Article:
OXFORD’S five tower blocks are about to undergo the biggest makeover in their 50-year existence.

The long-anticipated £20m project has stalled several times and at one point appeared not to be going ahead, but contractor Willmott Dixon has now confirmed work will begin in January.

All five towers were built in the 1960s to meet post-war housing demand and have not undergone any major renovation since.

Willmott Dixon’s Richard Crook, who will run the programme, said: “The tower blocks desperately need the work. We are starting with Evenlode in Blackbird Leys then later we will start with Windrush, then Hockmore, Foresters and Plowman. It will be a 52-week programme on each and take two years altogether.”

Work will include repairs to the internal structure, lift refurbishment, insulation and over-cladding, new windows and heating systems and upgrades to the electrics and fire safety systems.

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According to Oxford City Council, it will extend the life of the buildings by at least 30 years.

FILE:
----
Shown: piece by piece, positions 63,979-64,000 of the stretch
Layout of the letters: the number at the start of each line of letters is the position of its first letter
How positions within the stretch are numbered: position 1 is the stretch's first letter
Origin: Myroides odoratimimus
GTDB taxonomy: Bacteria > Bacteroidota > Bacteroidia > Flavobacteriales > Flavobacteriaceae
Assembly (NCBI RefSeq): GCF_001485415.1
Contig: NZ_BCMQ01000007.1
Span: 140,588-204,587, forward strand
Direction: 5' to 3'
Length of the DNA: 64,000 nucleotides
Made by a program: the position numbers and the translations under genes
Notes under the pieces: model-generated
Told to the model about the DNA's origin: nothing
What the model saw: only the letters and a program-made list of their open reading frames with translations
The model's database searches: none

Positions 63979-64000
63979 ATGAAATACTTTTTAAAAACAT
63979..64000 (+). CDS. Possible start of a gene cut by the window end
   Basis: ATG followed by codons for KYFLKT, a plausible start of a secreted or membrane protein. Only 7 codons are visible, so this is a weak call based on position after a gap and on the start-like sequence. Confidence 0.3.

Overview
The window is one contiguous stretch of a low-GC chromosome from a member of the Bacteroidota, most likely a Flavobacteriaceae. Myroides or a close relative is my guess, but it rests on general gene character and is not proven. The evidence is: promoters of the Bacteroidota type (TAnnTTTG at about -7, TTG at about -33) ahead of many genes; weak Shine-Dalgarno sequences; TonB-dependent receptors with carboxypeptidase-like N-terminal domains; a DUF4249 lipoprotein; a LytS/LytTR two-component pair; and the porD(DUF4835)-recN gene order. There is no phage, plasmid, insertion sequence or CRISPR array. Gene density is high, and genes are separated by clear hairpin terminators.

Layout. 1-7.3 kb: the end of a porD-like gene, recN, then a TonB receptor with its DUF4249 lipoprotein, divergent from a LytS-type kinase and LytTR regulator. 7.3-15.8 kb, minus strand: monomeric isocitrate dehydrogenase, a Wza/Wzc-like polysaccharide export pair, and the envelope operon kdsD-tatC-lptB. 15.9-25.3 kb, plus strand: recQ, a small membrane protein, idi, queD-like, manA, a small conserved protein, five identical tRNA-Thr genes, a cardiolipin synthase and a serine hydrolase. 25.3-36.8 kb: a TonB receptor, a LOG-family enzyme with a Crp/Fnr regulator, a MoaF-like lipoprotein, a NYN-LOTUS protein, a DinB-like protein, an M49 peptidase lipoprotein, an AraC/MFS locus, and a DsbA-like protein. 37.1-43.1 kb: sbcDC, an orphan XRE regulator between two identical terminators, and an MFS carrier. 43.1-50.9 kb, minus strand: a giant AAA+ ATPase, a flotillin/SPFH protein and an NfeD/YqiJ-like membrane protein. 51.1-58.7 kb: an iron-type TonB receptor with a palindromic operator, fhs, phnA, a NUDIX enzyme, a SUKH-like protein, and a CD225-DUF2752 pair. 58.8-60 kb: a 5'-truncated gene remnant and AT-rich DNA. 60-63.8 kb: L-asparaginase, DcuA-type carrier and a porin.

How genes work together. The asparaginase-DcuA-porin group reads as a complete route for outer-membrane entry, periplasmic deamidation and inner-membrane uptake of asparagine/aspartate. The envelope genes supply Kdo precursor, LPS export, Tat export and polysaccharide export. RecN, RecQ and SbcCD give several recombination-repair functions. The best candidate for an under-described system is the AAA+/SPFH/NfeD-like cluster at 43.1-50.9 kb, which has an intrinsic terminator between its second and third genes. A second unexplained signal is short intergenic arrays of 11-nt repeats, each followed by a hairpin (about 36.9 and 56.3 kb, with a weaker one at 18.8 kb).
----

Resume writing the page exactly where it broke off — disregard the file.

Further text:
The grounds and car parks will be improved and each will be clad in different colours, with Evenlode blue and grey, Windrush red and blue and Hockmore green and yellow.

Mr Crook said: “They will look fantastic when they’re finished. They will look like really modern tower blocks.

“When they were built, the towers were very efficient for their day but energy costs were a fraction of what they are now.”

Residents will not pay any bills, but leaseholders within Evenlode have been contacted and will pay some of the costs of the work.

Councillor Linda Smith, who represents Blackbird Leys on Oxford City Council, said: “The regeneration projects have been put on hold because of the Government’s Housing and Planning Bill. Luckily the towers project was sufficiently advanced that it hasn’t been affected.

“It will be really good for the residents. They’re getting new kitchens and new bathrooms, and energy bills will be smaller.”

Evenlode Tower resident Lauraine Dineen, who has two young sons, Harry, five, and George, four, said: “Having the work done is going to be a bit annoying but the end result will be worth it.

“New windows will be good. When we had the high winds recently someone one’s window in the building flew open and smashed.”

Anita Payne, who lives in Evenlode Tower with son Christopher, 22, and daughter Stephanie, 14, said: “The thing that’s concerning me is it will take a year to do the work. I just hope there’s not too much disruption.”